By Elliott Wenzler

To David Condra, the Green Hills home he shares with his wife Estelle is reminiscent of the caves he has explored throughout his life.

The home isn’t dark or underground, though it resembles a cave because of the way it starts with an unassuming front door that opens up into a vast and inviting space past the entry, filled with interesting architectural details and design elements.

From the custom wood front door to the lack of right angles throughout the entire home, visitors can’t help but notice it’s an uncommon space as they venture from room to room.

The Condras met in Estelle’s home country of South Africa before moving back to Nashville, where David was raised. Once back in Middle Tennessee they stumbled upon the open lot, which was overgrown and on the edge of a steep hill, after moving around Nashville five times in three years. Immediately they knew the jungle-like land was their future home and have lived there since they built in 1983.

“We could tell that we could build something that would be different,” Estelle said. “Always I’m thrilled if something is unusual or different or your own idea.”

Not only is the home itself unique, so is the way it was designed and built. The couple hired a construction team and a 26-year-old architect, neither of which had ever worked on a residential property. They wanted the home to be a part of the surrounding nature and to be able to grow with them, David said. The architect, Lisa Bradley, designed the home to include multiple stages of development so they could add on as needed, David said.

To incorporate nature, the home sits in the deep part of the lot behind the steep hill, making it mostly concealed from the street view and nestled into the natural growth.

A tree grows through the back deck, a balcony from the master bedroom acts as a canopy among a few branches, and instead of a lawn, the parts of the property outside of the deck looks more like a forest floor. One priority while building was to save as many trees as possible, David said.

They didn’t want to try to make the area into something it’s not.

“It’s what wanted to grow there,” he said.

When building the home, the couple had something else very important to keep in mind with the design. Estelle has a rare, degenerative eye disease, called retinitis pigmentosa, which caused her to lose her eyesight completely. They needed her home to be a place that she could learn fully and feel comfortable in.

“He was absolutely determined I would learn this place,” Estelle said.

The floors and walls in each room have distinct textures so she can more easily navigate the home. David, who worked in Nashville’s technology industry before his recent retirement, added many other features to help Estelle feel secure.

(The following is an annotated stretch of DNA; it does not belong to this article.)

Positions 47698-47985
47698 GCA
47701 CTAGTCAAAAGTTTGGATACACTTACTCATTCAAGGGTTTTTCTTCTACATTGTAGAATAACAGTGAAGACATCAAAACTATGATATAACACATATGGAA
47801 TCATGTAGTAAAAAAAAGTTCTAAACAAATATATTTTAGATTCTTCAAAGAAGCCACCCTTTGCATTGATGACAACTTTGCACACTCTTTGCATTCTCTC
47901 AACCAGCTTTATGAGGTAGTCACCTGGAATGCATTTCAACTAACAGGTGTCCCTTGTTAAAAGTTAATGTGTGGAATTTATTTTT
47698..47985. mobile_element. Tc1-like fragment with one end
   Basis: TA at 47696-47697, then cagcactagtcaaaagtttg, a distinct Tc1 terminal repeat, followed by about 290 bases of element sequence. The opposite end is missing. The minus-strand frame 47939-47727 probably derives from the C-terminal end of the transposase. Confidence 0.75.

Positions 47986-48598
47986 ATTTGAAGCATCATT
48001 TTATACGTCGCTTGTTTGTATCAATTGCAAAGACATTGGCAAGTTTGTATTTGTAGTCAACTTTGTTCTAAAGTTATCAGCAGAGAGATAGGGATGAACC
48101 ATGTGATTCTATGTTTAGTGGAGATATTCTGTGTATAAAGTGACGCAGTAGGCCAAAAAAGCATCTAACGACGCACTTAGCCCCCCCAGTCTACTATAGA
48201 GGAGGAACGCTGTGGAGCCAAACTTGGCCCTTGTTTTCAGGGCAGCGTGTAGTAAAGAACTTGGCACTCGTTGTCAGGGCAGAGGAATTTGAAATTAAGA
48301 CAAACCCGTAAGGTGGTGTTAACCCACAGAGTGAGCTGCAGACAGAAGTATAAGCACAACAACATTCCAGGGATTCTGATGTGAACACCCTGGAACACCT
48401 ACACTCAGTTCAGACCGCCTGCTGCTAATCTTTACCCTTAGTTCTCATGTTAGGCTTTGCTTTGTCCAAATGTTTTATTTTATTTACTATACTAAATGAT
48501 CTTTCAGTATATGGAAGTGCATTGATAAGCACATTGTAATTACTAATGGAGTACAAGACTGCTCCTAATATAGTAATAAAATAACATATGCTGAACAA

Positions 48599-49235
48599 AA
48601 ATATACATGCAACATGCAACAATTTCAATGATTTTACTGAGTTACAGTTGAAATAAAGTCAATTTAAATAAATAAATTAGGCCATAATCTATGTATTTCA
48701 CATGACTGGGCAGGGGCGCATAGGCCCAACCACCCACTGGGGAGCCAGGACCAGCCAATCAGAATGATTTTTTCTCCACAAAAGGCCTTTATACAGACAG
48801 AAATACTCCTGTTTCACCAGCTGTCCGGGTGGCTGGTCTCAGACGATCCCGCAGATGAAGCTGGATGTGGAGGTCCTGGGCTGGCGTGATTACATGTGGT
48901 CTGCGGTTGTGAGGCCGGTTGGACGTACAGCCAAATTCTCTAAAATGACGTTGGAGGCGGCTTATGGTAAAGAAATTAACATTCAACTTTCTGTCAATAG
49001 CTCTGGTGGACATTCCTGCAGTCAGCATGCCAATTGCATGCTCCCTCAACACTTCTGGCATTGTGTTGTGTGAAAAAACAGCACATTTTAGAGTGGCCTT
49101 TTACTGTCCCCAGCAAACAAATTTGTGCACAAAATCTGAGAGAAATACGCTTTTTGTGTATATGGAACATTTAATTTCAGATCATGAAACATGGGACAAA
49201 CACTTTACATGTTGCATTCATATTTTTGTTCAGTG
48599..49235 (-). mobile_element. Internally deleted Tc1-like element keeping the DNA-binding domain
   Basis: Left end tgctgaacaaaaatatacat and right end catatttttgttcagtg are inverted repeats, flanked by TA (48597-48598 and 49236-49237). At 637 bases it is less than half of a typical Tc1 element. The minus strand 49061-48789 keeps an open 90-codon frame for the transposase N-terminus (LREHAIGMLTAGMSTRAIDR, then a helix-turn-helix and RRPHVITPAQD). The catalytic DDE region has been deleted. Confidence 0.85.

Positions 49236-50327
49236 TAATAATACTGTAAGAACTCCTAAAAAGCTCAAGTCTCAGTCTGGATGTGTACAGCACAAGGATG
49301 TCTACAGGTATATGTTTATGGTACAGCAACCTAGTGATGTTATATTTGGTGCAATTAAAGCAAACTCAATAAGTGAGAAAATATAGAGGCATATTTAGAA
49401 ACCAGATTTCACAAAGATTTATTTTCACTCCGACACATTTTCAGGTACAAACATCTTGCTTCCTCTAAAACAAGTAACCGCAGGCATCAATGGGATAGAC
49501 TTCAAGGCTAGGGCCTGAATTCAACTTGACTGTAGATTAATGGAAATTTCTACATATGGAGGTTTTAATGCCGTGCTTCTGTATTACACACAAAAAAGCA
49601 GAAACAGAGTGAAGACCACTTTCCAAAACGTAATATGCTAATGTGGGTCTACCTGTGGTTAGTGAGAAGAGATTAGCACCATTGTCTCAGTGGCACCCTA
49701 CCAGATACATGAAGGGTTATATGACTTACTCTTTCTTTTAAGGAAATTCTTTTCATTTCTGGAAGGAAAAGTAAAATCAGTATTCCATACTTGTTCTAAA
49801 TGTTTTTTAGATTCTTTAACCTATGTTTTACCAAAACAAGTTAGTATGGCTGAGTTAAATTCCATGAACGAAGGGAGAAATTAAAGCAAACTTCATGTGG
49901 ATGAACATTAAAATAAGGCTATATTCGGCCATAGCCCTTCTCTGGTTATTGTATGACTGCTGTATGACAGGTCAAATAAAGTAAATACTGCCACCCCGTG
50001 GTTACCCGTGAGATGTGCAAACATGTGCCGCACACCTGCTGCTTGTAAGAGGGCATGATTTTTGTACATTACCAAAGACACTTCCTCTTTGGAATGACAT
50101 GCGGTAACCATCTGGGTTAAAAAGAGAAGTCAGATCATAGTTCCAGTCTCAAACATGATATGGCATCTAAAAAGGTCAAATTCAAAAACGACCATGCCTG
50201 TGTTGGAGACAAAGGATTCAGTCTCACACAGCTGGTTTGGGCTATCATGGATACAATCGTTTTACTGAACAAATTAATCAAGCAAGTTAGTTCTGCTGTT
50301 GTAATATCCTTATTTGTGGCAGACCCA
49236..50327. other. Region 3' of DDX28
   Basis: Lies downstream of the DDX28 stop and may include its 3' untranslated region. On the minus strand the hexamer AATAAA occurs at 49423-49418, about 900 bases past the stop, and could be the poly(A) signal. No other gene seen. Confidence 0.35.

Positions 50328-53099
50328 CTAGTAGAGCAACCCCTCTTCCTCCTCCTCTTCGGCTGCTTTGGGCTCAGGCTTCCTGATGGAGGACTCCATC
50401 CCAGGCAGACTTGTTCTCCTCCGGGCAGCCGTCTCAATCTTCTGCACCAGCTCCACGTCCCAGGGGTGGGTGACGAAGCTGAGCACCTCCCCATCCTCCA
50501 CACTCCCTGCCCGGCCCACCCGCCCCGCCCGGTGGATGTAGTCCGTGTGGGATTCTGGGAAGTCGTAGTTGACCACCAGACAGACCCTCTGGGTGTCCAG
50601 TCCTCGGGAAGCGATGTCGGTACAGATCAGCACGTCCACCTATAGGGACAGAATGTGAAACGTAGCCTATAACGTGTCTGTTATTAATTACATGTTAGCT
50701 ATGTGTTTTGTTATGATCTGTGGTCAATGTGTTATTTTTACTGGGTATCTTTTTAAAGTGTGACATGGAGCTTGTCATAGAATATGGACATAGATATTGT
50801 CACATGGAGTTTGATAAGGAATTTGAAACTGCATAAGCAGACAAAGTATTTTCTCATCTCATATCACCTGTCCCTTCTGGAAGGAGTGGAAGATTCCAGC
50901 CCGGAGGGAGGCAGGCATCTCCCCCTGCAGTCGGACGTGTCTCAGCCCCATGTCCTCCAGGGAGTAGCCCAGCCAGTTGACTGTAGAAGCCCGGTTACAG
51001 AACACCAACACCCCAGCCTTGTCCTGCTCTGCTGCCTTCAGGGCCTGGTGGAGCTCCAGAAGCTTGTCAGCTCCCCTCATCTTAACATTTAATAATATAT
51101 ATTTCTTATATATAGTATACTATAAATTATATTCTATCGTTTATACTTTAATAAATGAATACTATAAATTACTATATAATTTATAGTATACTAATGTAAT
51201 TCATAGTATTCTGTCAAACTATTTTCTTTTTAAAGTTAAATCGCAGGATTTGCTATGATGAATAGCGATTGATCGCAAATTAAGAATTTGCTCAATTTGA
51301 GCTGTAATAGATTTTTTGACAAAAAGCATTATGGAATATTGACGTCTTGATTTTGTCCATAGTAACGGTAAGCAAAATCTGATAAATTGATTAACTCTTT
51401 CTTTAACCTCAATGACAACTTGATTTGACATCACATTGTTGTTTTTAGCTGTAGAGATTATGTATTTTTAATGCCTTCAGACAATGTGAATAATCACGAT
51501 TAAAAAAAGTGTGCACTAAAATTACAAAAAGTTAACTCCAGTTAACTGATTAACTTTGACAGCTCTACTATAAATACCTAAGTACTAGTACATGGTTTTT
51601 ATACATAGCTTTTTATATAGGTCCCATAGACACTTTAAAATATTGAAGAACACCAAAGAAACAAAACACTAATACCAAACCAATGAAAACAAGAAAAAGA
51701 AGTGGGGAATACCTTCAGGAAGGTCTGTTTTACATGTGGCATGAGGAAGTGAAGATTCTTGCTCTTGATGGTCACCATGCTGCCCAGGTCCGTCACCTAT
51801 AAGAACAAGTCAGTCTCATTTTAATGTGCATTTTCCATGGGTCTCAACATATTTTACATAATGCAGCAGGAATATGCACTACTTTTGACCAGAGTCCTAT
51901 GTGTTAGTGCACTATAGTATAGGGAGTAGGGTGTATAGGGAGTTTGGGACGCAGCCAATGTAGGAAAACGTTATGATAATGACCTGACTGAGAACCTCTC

When the curtains on what they call their “African tree house” are pulled back, another dimension of the home reveals itself: specialized tech designed to allow Estelle to navigate the home and feel safe when David isn’t there.

Alarms on all the doors announce when and where they’re opened, a sensor in the driveway notifies when cars pull in and a camera connected to David’s phone streams a video of the front door.

For convenience, there’s a Nest thermometer which can be controlled by multiple Amazon Echos throughout the house. Through voice commands, the devices make calling for an Uber, listening to the radio or phoning a friend much easier for Estelle.

David considers himself as a gadget guy and is always looking for new ways to make life easier for Estelle. When she couldn’t hear the birds from the kitchen, David installed a button that would open the unreachable windows easily. The project also fit in with the couple’s attempt to bring the outside in.

“It makes a huge difference that the home is so (specifically designed),” Estelle said.

After living there for 35 years, David and Estelle have made their home an accurate expression of their lives together, and they don’t plan on leaving, Estelle said.

The interior of the home is dotted with a multitude of sculptures, African artifacts, artisan bowls and photographs from their trips around the world. Most of the art is three dimensional so Estelle can enjoy and experience it even without vision. Portuguese marble, bronze, horn and other materials offer an array of textures for her to take in.

“It’s first and foremost artistic, then with an emphasis on African pieces,” she said.